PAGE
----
Indiana's Law on Landlord Security Deposit Returns With Interest


Each state has the legal authority to enact and enforce its landlord and tenant laws. In Indiana, the landlord and tenant law was initially enacted in 1881. Until 2002, the Indiana landlord and tenant laws remained substantially similar to the laws enacted in 1881. However, in 2002, the Indiana Legislature amended Title 32 of the Indiana Code to clarify the respective rights between landlords and their tenants. Under the Indiana Code, landlords do not have to pay interest on their tenants' security deposits.

Security Deposit Law

  • Under Indiana law, there is no limit to the amount a landlord can charge as an initial payment. Indiana law allows landlords to apply their deposits toward unpaid rent, damages beyond reasonable wear and tear and unpaid sewer or utility charges. Landlords who fail to comply with the Indiana Code's security deposit rules can be required to refund the original fee in addition to legal fees and court costs.


  • Under Indiana law, landlords can deduct from their tenants' security deposits if they send them a written itemization of damages and associated charges. The Indiana Code allows landlords to estimate their repair costs if they send the itemization and any remaining fees to their tenants within 45 days after termination.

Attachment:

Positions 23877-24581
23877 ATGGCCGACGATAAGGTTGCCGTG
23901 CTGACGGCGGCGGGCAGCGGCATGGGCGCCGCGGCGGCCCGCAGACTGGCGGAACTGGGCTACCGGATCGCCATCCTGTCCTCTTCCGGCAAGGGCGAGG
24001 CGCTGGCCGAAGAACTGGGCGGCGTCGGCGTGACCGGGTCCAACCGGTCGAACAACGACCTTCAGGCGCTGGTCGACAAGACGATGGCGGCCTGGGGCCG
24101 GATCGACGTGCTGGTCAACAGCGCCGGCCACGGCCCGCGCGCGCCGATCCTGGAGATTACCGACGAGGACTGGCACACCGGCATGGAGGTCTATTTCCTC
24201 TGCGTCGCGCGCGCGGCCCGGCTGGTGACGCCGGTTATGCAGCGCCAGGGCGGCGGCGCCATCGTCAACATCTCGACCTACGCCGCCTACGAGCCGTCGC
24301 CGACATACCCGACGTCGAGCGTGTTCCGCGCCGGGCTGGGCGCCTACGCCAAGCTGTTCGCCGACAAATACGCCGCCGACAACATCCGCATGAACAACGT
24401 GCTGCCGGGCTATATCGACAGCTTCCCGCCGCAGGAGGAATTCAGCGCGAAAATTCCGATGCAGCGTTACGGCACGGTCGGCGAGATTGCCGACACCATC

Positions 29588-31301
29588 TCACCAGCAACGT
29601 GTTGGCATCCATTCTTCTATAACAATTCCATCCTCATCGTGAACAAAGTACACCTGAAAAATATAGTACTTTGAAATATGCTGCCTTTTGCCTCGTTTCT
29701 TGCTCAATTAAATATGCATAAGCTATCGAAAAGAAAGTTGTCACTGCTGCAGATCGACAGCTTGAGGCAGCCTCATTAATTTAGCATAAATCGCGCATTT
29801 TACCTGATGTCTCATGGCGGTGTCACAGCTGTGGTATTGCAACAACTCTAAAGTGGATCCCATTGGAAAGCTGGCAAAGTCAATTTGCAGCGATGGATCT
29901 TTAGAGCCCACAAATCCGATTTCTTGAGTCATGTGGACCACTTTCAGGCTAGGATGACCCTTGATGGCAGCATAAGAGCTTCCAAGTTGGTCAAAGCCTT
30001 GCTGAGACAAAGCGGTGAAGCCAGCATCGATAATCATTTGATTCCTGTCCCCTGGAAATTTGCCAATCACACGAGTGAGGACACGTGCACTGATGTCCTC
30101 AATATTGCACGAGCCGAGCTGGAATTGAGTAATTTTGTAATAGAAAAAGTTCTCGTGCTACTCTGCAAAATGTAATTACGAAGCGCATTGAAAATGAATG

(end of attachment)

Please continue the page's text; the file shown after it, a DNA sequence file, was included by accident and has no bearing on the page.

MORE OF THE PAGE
• A landlord must return his tenants' security deposits within 45 days after tenants vacate property. Within 45 days, he must return the full amount or provide a written itemization of deductions. He must send his tenants any remaining amount after itemization. Landlords have a legal duty to return any remaining deposit by check or money order. If a landlord fails to return a tenant's security deposit within 45 days or send a written itemization, the Code requires him to refund the entire original deposit without deductions. However, landlords are not liable for returning their deposits until their tenants provide a forwarding address. The 45-day period begins after they provide their forwarding address.


  • Since state laws can frequently change, do not use this information as a substitute for legal advice. Seek advice through an attorney licensed to practice law in your state.

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